There are two terms that help explain these rules:
Give-way Vessel: "The powerboat or PWC which is required to take early and substantial action to keep well away and clear from other vessels." This means that the give-way vessel must take action to avoid the Stand-on vessel. This action must be of such a nature that the Stand-on vessel is aware that he can proceed on his course and that no emergency action needs to be taken on his part to avoid a collision.
Stand-On Vessel: The powerboat or PWC which must maintain its course and speed. The vessel required to keep her course and speed finds herself so close that collision cannot be avoided by the action of the give-way vessel alone, she shall take such action as will best aid to avoid collision. This means that if you are the Stand-on vessel you must maintain course unless maintaining your course puts you in a risk of a collision. If a Give-way vessel has changed course to allow you to maintain your course you may not change your course unless you signal your request to the give-way vessel and he returns your signal in agreement.The powerboat or PWC which must maintain its course and speed. The vessel required to keep her course and speed finds herself so close that collision cannot be avoided by the action of the give-way vessel alone, she shall take such action as will best aid to avoid collision. This means that if you are the Stand-on vessel you must maintain course unless maintaining your course puts you in a risk of a collision. If a Give-way vessel has changed course to allow you to maintain your course you may not change your course unless you signal your request to the give-way vessel and he returns your signal in agreement.
Never spray another boat, PWC or person with the wake of your PWC. It is obvious that a PWC involved in this activity is operating too close and too fast to the boat or person it is trying to "spray". While this action may seem like fun and harmless to some operators, it is very dangerous and it is illegal and considered reckless or negligent boating activity in most states.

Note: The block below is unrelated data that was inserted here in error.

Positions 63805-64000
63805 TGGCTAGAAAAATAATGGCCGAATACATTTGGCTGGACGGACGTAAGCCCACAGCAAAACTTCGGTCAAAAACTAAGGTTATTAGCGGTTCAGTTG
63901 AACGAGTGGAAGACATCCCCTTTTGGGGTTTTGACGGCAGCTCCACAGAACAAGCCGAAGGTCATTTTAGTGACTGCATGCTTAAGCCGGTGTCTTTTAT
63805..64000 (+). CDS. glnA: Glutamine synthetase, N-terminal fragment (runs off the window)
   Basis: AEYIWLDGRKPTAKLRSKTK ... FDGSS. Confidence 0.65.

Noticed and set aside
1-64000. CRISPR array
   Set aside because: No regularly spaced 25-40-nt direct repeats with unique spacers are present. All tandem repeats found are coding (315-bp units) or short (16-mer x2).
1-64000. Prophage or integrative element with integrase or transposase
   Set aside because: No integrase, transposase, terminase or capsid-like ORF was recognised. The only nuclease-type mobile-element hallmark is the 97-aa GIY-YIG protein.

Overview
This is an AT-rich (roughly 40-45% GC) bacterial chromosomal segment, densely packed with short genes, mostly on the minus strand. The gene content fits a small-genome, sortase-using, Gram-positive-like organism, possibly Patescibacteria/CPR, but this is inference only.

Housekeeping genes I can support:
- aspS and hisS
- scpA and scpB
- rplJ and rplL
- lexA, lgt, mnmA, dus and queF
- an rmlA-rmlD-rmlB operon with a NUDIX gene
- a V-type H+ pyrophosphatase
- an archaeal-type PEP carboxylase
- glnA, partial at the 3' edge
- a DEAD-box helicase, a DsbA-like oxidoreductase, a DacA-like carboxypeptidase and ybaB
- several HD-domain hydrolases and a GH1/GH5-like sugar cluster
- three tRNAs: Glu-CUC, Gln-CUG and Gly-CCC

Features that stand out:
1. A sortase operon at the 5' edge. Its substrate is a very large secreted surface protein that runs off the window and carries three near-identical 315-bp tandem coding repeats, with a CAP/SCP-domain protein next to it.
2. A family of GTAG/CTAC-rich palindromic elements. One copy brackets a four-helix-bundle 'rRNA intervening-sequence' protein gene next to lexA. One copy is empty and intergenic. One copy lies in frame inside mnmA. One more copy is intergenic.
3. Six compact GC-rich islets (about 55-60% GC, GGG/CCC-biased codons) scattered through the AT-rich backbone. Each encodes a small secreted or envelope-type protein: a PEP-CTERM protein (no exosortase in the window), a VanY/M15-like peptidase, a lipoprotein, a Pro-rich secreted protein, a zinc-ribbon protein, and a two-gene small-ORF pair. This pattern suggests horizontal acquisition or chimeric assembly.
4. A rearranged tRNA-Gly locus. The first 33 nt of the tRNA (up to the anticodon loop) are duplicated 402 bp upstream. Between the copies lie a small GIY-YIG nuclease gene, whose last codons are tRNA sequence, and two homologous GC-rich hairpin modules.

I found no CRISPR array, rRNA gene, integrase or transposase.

The Rules specifically address three traffic situations:
In these situations, one vessel will usually be the stand-on vessel and the other will be the give-way vessel. The stand-on vessel is expected to maintain course and speed and the give-way vessel must keep out of the way of the stand-on vessel. The U.S. Coast Guard Rules governing these three situations are covered in rules 13, 14, and 15 at the following web page: www.navcen.uscg.gov/mwv/navrules/rotr_online.htm.
In each of the above situations, you must proceed with caution and common sense. Never assume that another boater is aware of what you are planning to do. It is also possible that they don't know the nautical rules of the road! You need to stay alert and be ready to take evasive actions to avoid collision. The Navigation Rules specify which boat fits each description in the three traffic situations on the water.
The navigation rules depend on the type of boats involved: power (any powerboat, PWC or sailboat operating using engine power) and sailing vessel (sailboat operating using wind power).
A sailing vessel underway must steer clear of the following vessels:
A vessel engaged in fishing when underway should, as much as possible, steer clear of the following vessels:
Vessels not under command, such as those anchored or tied to a mooring buoy or piling or restricted it their ability to maneuver must avoid, as much as possible, impeding the safe passage of other vessels by allowing their vessel to swing into or block the navigation channel or fairway.
Additional Rules of the Road for Sailboats